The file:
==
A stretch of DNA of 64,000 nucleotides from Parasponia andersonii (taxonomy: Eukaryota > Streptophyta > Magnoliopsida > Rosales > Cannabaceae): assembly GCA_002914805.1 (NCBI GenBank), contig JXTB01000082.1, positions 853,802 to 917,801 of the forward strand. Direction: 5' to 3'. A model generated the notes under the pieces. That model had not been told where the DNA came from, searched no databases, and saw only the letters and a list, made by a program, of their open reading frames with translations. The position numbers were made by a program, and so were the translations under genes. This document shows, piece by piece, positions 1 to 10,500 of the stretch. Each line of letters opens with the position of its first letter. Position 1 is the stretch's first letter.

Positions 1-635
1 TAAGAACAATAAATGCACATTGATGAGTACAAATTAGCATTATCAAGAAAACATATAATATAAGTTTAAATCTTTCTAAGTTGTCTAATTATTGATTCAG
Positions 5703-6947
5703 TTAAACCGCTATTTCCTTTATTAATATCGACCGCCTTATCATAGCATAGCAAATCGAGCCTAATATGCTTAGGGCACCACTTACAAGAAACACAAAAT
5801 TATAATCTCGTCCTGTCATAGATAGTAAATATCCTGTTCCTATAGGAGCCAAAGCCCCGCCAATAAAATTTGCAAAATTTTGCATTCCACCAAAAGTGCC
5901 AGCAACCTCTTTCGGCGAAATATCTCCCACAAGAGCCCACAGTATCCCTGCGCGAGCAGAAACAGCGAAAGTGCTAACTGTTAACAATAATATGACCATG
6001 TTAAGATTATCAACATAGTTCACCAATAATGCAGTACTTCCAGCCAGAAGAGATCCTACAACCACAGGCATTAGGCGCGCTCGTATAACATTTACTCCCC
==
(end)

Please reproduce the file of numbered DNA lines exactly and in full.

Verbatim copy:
A stretch of DNA of 64,000 nucleotides from Parasponia andersonii (taxonomy: Eukaryota > Streptophyta > Magnoliopsida > Rosales > Cannabaceae): assembly GCA_002914805.1 (NCBI GenBank), contig JXTB01000082.1, positions 853,802 to 917,801 of the forward strand. Direction: 5' to 3'. A model generated the notes under the pieces. That model had not been told where the DNA came from, searched no databases, and saw only the letters and a list, made by a program, of their open reading frames with translations. The position numbers were made by a program, and so were the translations under genes. This document shows, piece by piece, positions 1 to 10,500 of the stretch. Each line of letters opens with the position of its first letter. Position 1 is the stretch's first letter.

Positions 1-635
1 TAAGAACAATAAATGCACATTGATGAGTACAAATTAGCATTATCAAGAAAACATATAATATAAGTTTAAATCTTTCTAAGTTGTCTAATTATTGATTCAG
Positions 5703-6947
5703 TTAAACCGCTATTTCCTTTATTAATATCGACCGCCTTATCATAGCATAGCAAATCGAGCCTAATATGCTTAGGGCACCACTTACAAGAAACACAAAAT
5801 TATAATCTCGTCCTGTCATAGATAGTAAATATCCTGTTCCTATAGGAGCCAAAGCCCCGCCAATAAAATTTGCAAAATTTTGCATTCCACCAAAAGTGCC
5901 AGCAACCTCTTTCGGCGAAATATCTCCCACAAGAGCCCACAGTATCCCTGCGCGAGCAGAAACAGCGAAAGTGCTAACTGTTAACAATAATATGACCATG
6001 TTAAGATTATCAACATAGTTCACCAATAATGCAGTACTTCCAGCCAGAAGAGATCCTACAACCACAGGCATTAGGCGCGCTCGTATAACATTTACTCCCC